Detroit Free Press / Newspaper Articles

The Detroit Free Press: 7/7/29

Police Quiz Company That Made Paper ‘Gods’ For Slain ‘Prophet’

Possibility That Benedict Evangelist, “divine prophet,” who was slain Wednesday with his family of five by a maniac who is still at large, had shrines other than that found in the basement at 3587 St. Aubin avenue, appeared last night with the revelation that a decorating company had draped another basement on St. Aubin avenue with green hangings at Evangelist’s request.

While other police officers have refused to divulge the trend of their investigations, it appeared that a governing theory has been advanced by Lieutenant Royal A. Baker, police film censor and mental expert, that the murderer was a degenerate or a mentally deficient person scared into killing the Evangelists through fear of his basement idols.

Suspect Is Released

The decoration work was carried out by the George P. Johnson Flag and Decorating Company, 3529 Gratiot avenue, which also made the papier mache “gods” found in the dead man’s basement. The address on the company’s records was found to be that of a vacant lot, but the employee detailed to the work will point out to detectives on Monday the house in which he made the decorations Evangelist paid for. The employee could not be located last night.

John Ryan, Eugene Street, Fordson, arrested at the combined funerals of the Evangelists yesterday, was released last night. Lieutenant John Navarre, acting head of the homicide squad, said the man knew nothing of the murders and that it was physically impossible for him to have committed them. Ryan weighs about 90 pounds. Dressed in a battered straw hat, without a band, and a much worn suit, Ryan rode a bicycle from Fordson “to see the funeral.”

3,000 Mill About Church

The opal-colored caskets, bearing the mutilated remains of the Evangelist family were carried from the church of San Francisco, Rivard and Brewster streets, to Mt. Olivet cemetery yesterday. A crowd of 3,000 persons, mostly women, milled around the church for several hours for a glimpse of the victims on their last journey, while numerous detectives circulated through the mob searching for a small, heavy set man who has been visualized as the type guilty of the massacre.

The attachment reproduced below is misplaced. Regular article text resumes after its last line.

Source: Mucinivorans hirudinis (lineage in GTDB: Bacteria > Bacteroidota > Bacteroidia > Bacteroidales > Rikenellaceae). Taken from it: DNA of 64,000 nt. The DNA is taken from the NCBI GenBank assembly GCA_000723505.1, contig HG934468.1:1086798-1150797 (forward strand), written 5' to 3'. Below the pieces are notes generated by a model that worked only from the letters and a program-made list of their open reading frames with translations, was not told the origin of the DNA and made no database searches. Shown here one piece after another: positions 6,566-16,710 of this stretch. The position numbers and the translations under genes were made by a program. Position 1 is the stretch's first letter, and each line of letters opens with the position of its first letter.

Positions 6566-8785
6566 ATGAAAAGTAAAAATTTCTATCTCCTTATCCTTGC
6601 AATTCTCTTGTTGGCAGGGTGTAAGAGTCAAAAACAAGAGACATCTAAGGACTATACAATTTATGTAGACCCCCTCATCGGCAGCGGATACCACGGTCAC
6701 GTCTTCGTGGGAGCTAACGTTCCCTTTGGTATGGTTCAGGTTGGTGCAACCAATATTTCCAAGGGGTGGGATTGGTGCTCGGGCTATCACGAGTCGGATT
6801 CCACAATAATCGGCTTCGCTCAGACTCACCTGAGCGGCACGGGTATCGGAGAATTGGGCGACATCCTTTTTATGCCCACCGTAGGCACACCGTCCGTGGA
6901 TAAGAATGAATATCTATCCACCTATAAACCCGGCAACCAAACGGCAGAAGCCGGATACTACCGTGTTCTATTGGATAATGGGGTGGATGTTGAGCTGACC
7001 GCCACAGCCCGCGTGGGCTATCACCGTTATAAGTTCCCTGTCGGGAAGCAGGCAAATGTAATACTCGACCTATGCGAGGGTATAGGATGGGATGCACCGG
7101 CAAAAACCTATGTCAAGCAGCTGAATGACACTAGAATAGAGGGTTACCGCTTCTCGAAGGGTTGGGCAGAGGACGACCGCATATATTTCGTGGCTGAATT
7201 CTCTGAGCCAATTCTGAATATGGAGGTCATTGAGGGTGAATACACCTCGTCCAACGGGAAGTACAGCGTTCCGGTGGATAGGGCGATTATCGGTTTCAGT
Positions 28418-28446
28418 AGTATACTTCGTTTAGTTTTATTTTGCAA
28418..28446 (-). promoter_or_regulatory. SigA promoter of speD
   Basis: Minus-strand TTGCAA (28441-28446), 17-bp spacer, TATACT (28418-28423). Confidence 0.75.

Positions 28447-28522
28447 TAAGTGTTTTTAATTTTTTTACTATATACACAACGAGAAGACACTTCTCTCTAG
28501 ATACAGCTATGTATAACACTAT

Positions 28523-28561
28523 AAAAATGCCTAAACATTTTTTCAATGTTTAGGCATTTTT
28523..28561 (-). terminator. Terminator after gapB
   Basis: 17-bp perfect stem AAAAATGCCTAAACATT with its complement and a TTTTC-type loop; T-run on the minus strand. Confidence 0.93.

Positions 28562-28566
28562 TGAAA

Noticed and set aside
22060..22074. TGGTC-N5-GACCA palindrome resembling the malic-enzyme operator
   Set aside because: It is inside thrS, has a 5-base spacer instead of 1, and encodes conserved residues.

Although Lieutenant Navarre, declared that a solution to the mystery would be forthcoming soon, no details of tangible clues were made public. The practical problem facing the piece was to discover what became of the murderer, who must have been drenched with his victims’ blood after he left the Evangelist home at 3587 St. Aubin avenue in the early hours of Wednesday morning. Where did he change his clothes, and how did he dispose of his weapons?

The Newest Developments
The principal developments yesterday were:

A statement by Chief of Detectives Edward H. Fox that three officers, including a finger print expert, had left Detroit for an undisclosed destination, as a result of information received by him.

A statement that the book of crazy theology, the authorship of which has been attributed to Evangelist, was not written by him but by some other lunatic, who is unknown.

Arrest at the Evangelist funeral of a mentally deranged man.

Discovery that the five-year-old victim, whose name was given as Mathilda or Margaret, and who was considered to be a girl, was in fact a boy named Matthew.

A statement by Lieutenant Royal A. Baker, police film censor and expert on mental degeneracy, that the murderer was either a sadist or mentally deficient person, scared into killing the Evangelists to propitiate the grotesque “gods” found in the basement of the “prophet’s” home.

A statement by the George P. Johnson Flag & Decorating company, 3529 Gratiot avenue, that Evangelist paid about $100 for the figures found in his basement and $22.50 for the decoration with green hangings of a basement on St. Aubin avenue, an address which has not hitherto figured in the investigation.

The figures were made by F.J. Martin, 3505 Gratiot Avenue, a papier mache worker, who said he regarded Evangelist as a lunatic. The “prophet,” he said, explained that he wanted the figures for a theatrical entertainment.